Esophageal capsule endoscopy is a promising new technology for the detection of esophageal pathology.
Potential advantages for Barrett's esophagus screening include ability to return to work as a result of lack of intravenous sedation.
Drs Lauren Gerson and Otto Lin from California assessed lifetime costs and life expectancy for a cohort of 50-year old men with chronic gastroesophageal disease (GERD).
The team designed a Markov model to identify the presence of Barrett's esophagus.
|Upper endoscopy was associated with 19 life-years gained|
|Clinical Gastroenterology & Hepatology|
The team compared the base-case strategy of no screening for Barrett's esophagus with 2 competing screening strategies.
The first strategy included esophageal capsule endoscopy followed by upper endoscopy if Barrett's was suspected.
Within this strategy, esophageal capsule endoscopy was followed by upper endoscopy if there was poor visualization.
The second strategy was standard sedated endoscopy followed by upper endoscopy with biopsy.
The researchers obtained cost estimates from a third-party payer perspective.
For each strategy the team determined lifetime costs, life-years gained, and numbers of esophageal cancers detected.
The researchers also determined death rates from esophageal cancer, and procedural deaths.
The research team found that initial endoscopy followed by upper endoscopy was more expensive but more effective compared with the no screening strategy.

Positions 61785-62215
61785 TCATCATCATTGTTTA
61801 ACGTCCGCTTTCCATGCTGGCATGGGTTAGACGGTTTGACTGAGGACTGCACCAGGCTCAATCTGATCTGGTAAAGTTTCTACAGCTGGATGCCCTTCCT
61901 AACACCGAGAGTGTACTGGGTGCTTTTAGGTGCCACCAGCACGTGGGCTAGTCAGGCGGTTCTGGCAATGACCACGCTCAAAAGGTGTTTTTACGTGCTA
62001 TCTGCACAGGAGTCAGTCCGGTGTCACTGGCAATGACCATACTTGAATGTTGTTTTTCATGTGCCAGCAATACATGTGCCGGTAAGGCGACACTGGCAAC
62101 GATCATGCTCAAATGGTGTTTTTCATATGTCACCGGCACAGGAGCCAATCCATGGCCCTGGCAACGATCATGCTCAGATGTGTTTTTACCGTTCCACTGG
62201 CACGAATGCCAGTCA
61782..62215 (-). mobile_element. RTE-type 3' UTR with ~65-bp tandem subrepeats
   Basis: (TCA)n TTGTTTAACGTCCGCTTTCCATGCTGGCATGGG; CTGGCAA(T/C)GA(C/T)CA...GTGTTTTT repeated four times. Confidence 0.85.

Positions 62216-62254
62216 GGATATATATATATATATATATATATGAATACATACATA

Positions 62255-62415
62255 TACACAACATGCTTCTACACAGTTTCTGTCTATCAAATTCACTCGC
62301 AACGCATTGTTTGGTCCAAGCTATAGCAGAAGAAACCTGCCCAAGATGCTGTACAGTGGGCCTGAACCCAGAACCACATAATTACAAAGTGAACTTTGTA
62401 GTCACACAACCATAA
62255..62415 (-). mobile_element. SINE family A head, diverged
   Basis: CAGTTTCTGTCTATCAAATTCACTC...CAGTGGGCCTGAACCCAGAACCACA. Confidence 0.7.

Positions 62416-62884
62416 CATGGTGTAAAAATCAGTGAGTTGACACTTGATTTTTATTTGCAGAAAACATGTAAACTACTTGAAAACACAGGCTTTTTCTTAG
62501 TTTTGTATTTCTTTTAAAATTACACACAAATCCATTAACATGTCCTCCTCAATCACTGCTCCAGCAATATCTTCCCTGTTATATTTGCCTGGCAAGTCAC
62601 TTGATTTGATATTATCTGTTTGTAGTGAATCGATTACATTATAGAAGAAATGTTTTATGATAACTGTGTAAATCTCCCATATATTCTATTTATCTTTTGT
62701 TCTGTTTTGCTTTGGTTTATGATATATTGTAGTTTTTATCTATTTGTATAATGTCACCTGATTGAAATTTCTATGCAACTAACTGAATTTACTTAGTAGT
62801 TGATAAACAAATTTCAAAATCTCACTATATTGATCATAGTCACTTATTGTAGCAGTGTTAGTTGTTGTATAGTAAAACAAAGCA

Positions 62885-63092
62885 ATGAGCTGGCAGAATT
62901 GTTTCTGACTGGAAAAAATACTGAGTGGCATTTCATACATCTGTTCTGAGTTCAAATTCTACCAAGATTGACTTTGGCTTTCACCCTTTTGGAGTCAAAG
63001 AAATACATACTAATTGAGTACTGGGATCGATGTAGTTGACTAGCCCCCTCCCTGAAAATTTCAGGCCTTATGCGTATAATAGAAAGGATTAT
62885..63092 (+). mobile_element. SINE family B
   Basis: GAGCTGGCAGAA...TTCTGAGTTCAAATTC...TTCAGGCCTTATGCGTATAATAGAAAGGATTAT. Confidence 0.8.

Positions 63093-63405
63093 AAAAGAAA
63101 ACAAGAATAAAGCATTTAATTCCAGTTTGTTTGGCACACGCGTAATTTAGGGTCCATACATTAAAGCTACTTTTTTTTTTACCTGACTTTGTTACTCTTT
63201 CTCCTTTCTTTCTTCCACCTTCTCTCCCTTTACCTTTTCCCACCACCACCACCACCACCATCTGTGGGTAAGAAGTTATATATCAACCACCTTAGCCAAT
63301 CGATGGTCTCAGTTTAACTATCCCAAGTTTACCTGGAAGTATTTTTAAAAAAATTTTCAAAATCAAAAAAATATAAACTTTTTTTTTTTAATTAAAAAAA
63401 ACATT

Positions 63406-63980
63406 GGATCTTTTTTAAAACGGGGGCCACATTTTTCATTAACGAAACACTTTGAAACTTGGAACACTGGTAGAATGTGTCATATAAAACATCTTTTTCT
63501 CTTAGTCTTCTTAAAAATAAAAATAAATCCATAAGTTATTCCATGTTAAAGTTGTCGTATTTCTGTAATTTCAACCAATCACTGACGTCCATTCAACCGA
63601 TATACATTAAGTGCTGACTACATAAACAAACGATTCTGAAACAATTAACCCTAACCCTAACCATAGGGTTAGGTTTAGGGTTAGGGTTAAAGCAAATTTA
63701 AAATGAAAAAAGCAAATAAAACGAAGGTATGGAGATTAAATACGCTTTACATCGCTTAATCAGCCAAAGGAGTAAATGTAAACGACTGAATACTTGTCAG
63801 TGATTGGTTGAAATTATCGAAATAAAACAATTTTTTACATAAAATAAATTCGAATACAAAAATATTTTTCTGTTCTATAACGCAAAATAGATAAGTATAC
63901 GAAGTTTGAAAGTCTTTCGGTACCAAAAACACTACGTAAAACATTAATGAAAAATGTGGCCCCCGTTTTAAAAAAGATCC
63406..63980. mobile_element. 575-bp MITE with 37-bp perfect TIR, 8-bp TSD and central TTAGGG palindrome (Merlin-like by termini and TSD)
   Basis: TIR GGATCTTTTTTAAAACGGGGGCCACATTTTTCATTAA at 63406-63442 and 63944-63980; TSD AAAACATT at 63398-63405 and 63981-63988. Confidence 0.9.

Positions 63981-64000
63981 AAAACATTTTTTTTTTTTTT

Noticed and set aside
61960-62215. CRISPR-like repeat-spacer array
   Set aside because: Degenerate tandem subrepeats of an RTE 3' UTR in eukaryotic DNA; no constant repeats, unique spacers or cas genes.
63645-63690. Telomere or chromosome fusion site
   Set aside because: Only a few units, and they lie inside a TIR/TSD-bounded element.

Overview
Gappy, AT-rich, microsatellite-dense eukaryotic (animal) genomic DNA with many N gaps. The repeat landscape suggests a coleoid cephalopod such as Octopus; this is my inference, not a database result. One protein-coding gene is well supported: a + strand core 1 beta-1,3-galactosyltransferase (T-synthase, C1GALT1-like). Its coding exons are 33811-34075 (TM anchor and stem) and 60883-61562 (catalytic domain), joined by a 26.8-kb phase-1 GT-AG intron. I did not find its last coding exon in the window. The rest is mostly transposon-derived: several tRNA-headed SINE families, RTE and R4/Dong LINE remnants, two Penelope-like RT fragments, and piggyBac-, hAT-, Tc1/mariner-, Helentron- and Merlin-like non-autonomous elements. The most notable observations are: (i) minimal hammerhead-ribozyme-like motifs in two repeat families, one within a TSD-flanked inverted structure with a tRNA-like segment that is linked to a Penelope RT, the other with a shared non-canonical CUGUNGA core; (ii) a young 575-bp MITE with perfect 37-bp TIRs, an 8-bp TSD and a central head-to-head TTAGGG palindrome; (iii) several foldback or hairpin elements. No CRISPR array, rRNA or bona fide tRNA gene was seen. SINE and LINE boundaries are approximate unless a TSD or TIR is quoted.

Assuming a theoretical cohort of 10,000 patients with GERD, initial endoscopy followed by upper endoscopy cost $1988.
The research team noted that it was associated with 19 life-years gained.
The team found that the cost for esophageal capsule endoscopy was $2392.
The use of esophageal capsule endoscopy was associated with 18 life-years gained.
For the no screening arm, the cost was $901 and was associated with 18 life-years gained.
The incremental cost-effectiveness ratio of screening with endoscopy followed by upper endoscopy compared with no screening was $4530 per life-year gained.
The model was robust to a wide range of sensitivity analyses.
Dr Gerson's team concluded, “Initial endoscopy followed by upper endoscopy appears more effective and less costly vs esophageal capsule endoscopy in patients with chronic GERD undergoing screening for Barrett's esophagus.”